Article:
On “Stewardship”

Yet another theory, and a very dangerous one, is often advanced among Christians as providing a sufficient justification of property rights in their present form, or something not widely different from it.  This is the doctrine of “stewardship.”  It is contended that great riches, so far from being regarded as the fruit of avarice, the seed of tyranny, and the means of luxury, ought to be looked upon as affording a unique opportunity for the exercise of benevolence and charity.  The argument is not generally stated so plainly, but in a confused sort of way it has been employed to add a welcomed sanction to the “deceitfulness of riches.”  It is necessary to observe that this comfortable theory contains not only a spiritual falsehood, but an economic fallacy, for such a “stewardship” is outside the ability of any individual to execute.  The ability to lay out money wisely is, like other human capacities, strictly limited; and luxury expenditure, in which form “benevolence” so often clothes itself, is normally a process so uneconomic as to be anti-social.  The administration of wealth is not a “stewardship,” it is a dictatorship; since riches involve a power over others, degrading alike to those who are possessed of it and to those who are its passive dependents. (165)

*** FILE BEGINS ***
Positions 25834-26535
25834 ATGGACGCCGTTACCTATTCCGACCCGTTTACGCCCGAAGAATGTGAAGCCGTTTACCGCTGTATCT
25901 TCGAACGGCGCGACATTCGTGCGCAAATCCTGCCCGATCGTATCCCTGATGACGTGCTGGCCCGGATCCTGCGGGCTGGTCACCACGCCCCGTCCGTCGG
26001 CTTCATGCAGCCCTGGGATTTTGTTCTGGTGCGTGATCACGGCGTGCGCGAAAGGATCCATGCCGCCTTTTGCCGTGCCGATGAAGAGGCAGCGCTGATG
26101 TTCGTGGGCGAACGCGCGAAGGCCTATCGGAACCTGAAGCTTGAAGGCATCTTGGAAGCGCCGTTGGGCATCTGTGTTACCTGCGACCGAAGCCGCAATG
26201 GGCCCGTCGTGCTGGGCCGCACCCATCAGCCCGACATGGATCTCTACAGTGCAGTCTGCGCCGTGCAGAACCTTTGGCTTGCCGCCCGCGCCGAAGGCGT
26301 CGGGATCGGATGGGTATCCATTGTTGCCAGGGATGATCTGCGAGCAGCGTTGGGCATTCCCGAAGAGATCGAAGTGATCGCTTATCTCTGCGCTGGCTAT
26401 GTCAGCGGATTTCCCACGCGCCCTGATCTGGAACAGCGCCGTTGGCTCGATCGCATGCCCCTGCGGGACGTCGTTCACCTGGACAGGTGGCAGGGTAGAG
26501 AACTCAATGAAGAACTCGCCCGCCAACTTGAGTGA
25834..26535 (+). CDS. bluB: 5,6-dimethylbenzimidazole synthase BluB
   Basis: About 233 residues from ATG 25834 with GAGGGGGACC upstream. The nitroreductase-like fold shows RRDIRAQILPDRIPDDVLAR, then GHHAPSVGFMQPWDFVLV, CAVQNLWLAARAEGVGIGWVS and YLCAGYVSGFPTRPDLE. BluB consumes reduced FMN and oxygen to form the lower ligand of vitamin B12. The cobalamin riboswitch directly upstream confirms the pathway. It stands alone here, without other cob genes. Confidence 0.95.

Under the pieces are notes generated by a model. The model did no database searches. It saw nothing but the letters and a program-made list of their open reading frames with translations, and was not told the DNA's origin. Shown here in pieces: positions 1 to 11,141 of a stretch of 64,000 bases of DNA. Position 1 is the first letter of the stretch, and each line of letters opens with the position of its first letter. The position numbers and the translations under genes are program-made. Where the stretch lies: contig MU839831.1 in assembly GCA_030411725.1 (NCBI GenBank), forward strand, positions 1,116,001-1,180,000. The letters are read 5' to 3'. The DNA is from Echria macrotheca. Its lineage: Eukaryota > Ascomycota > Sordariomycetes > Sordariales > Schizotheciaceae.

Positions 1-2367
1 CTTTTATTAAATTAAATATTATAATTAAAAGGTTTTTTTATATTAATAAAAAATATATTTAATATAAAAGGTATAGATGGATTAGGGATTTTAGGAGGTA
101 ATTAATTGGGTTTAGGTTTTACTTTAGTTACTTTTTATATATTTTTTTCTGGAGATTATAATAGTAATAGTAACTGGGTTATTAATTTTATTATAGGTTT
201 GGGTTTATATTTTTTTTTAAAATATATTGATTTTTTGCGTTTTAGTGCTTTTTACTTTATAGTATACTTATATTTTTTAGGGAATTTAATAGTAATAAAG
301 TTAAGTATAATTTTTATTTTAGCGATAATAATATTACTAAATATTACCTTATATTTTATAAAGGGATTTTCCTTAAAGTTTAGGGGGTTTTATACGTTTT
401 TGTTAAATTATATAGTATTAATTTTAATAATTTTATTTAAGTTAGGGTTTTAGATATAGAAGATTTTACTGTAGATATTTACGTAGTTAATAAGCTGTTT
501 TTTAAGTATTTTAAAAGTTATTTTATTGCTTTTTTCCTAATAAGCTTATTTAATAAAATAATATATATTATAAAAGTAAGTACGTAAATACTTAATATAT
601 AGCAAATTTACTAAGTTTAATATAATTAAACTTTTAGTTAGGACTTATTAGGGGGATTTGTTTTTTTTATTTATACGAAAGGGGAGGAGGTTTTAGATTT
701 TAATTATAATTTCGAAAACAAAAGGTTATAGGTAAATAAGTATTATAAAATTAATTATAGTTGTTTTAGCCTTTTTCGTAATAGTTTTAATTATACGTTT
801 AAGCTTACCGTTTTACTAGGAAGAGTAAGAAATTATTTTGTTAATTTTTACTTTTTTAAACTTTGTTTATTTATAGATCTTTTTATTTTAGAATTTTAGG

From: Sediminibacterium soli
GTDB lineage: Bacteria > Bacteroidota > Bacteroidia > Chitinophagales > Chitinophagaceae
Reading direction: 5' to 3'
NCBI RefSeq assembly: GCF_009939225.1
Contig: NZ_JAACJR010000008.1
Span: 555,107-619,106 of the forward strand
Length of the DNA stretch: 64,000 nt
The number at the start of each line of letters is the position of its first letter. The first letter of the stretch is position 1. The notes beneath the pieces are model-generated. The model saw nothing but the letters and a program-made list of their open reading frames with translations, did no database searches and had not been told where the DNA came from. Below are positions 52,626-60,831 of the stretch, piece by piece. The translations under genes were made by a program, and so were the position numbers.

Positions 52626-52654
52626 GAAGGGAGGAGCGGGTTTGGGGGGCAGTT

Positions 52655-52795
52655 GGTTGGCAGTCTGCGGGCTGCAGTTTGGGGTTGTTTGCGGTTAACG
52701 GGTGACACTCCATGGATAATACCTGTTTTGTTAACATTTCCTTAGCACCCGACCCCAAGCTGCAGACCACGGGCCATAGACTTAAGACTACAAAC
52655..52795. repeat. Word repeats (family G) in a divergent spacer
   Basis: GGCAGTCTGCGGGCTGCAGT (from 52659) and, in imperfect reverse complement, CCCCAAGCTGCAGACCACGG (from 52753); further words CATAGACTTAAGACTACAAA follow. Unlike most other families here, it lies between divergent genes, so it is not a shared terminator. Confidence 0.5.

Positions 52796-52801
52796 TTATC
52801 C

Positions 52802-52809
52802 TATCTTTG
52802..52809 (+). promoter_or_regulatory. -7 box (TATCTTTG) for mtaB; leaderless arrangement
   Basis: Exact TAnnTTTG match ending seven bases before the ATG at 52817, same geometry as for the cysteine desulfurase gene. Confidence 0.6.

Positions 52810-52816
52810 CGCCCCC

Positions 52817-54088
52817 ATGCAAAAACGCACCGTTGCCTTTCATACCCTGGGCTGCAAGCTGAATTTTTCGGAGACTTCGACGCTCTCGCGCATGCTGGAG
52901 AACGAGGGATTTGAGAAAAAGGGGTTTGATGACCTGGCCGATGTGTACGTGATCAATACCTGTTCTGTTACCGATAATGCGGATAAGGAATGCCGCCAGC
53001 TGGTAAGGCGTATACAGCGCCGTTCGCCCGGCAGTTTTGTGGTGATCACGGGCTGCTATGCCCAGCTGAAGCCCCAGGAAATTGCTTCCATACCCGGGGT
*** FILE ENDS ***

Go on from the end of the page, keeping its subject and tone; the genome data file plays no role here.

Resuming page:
Maurice Reckitt | “The Moralization of Property” in The Return of Christendom

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